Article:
Another critical feature of antisociality is the absence or deficiency of any moral code. As noted above, moral function involves cognitive structures about codes of social behavior. More specifically, morality involves a system of beliefs to guide choices where there is conflict between one's immediate self-interest and the good of the larger social group. Moral function has been extensively studied within the realm of developmental and social psychology (Kohlberg et al, 1983; Gilligan, 1982; Eisenberg, 2000). Although a full review is beyond the scope of this chapter, there is wide consensus that moral development rests on the interaction between cognitive development and pro-social environmental input. Without sufficient cognitive development truly moral reasoning is not possible, as a conceptual grasp of "the public good" may be beyond the abilities of the individual. In other words, a child or cognitively impaired adult may not understand an abstract system of "right and wrong" and may regulate behavior according to immediate behavioral contingencies (rewards or punishment) or affective cues (Kohlberg's most primitive stage of moral development; Kohlberg et al, 1983). Likewise, as children mature, their moral belief system grows more abstract and less egocentric, with consequent gains in complexity and sophistication (Piaget, 1954; Kohlberg et al, 1983; Werner & Kaplan, 1963).
Such conceptual development during childhood is coincident with tremendous growth in the frontal lobe, including myelinization, synaptic growth and pruning, etc. (Schore, 1994). The dependence of moral functioning on higher order cognitive development (abstraction and decentering) explains why lower frontal function is a significant risk factor for impulsive, destructive behavior (Barratt et al, 1997). On the other hand, and perhaps of more interest, are those "true" psychopaths with intact cognitive function whose interpersonal belief systems are not informed by empathy and attachment. In such cases, we might posit that a deficit in the limbic circuitry underlying attachment and related affect precluded integration of such circuits with the pre-frontal networks subserving higher level cognition. The linking of the frontally-mediated higher order cognitions with more limbic-driven affective states is influenced by early affective experience (Schore, 1994); such that subtle differences in environmental input, specifically parental empathic responses, have far reaching influence on the development of interpersonal concepts. This notion is robustly supported in the large attachment literature (Main et al, 1985; Slade & Aber, 1992). Whether the creation of pro-social interpersonal concepts rests on the integration of prefrontal and limbic circuitry separately subserving affect and cognition or whether there is a specific localization of such interpersonal templates is not known. Watt (1990), suggested a preferential role in the right prefrontal region for interpersonal constructs, based on the right lateral-ization of several cortical aspects of affective processing (e.g., facial recognition, decoding of facial expressions, emotional prosody). A more recent fMRI study has linked cognitively generated affect, or "affective scripts" to the medial prefrontal cortex.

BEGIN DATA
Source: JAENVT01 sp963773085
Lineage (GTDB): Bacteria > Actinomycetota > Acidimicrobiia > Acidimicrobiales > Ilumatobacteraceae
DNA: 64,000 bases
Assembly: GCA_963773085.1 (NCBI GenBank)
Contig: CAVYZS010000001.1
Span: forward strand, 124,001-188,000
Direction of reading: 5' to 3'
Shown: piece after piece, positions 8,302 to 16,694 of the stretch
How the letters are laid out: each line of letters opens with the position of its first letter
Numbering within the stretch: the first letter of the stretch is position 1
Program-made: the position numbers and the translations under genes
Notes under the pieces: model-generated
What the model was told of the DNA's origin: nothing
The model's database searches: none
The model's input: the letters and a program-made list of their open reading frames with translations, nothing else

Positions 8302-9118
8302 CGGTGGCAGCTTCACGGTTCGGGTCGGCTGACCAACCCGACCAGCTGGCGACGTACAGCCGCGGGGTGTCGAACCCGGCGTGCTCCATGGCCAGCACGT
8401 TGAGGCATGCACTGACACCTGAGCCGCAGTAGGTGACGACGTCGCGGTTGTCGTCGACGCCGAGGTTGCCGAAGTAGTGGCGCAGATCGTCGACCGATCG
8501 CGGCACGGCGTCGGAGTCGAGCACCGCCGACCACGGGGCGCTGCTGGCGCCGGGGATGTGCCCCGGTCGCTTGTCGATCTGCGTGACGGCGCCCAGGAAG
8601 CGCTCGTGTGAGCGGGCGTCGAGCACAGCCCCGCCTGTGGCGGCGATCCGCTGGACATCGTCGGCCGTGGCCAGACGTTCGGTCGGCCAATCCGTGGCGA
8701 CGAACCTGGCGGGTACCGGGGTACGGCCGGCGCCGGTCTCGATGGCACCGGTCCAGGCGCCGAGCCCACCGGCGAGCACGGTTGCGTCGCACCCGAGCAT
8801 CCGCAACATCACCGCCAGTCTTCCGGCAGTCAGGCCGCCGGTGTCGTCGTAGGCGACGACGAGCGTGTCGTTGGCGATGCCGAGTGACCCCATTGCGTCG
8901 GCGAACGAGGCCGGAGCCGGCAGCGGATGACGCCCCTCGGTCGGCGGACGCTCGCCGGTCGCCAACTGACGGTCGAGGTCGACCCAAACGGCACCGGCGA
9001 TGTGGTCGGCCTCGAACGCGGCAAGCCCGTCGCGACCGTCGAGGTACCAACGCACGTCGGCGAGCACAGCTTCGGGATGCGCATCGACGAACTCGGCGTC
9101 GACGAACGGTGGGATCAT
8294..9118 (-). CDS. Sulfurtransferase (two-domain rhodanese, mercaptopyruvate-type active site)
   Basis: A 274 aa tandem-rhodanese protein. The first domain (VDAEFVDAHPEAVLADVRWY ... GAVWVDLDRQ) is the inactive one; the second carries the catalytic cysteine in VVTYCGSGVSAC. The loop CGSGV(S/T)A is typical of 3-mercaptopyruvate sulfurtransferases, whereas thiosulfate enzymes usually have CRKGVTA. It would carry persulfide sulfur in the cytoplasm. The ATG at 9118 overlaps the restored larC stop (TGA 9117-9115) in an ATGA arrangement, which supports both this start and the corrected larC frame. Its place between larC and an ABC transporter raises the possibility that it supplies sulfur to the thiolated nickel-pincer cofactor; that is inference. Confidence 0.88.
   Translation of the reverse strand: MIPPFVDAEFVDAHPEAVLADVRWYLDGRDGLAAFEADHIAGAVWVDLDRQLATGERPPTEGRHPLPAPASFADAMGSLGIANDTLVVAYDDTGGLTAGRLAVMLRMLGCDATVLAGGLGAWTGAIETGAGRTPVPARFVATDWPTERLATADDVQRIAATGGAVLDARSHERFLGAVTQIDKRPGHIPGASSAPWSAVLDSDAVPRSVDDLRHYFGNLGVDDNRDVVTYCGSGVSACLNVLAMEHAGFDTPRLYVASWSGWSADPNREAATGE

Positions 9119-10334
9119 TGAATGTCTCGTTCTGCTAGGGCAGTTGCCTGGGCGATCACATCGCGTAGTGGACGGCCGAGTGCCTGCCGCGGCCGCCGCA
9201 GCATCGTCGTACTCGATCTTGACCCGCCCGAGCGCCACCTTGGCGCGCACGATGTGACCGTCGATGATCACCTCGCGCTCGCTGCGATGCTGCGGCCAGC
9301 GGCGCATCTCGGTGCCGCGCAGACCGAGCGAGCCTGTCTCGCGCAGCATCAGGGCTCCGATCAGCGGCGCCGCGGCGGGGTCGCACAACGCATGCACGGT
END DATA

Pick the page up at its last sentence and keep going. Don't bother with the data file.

Of note, antisocial individuals are also known for their lack of guilt or remorse. In the literature on the "moral emotions", such as guilt and shame, these "self conscious emotions" are seen to be integrally linked with higher level cognition, specifically concepts of the self (Eisenberg, 2000; Lewis, 1997). As above, such cognitive elaboration would implicate the dorsal lateral prefrontal cortex while the strictly emotional component would point to limbic involvement. In fact, one PET study of brain activation during guilt-inducing memory scripts implicated the inferior and orbito-frontal, anterior cingulate, insular and temporal cortices in healthy controls (Shin et al, 2000).
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Speaking in front of people, large crowds in particular, is usually perceived as the most stressful experience imaginable. The following ideas in this course are designed to help you, or anyone for that matter, convey your ideas and messages to either one person, or a large group in just about any setting.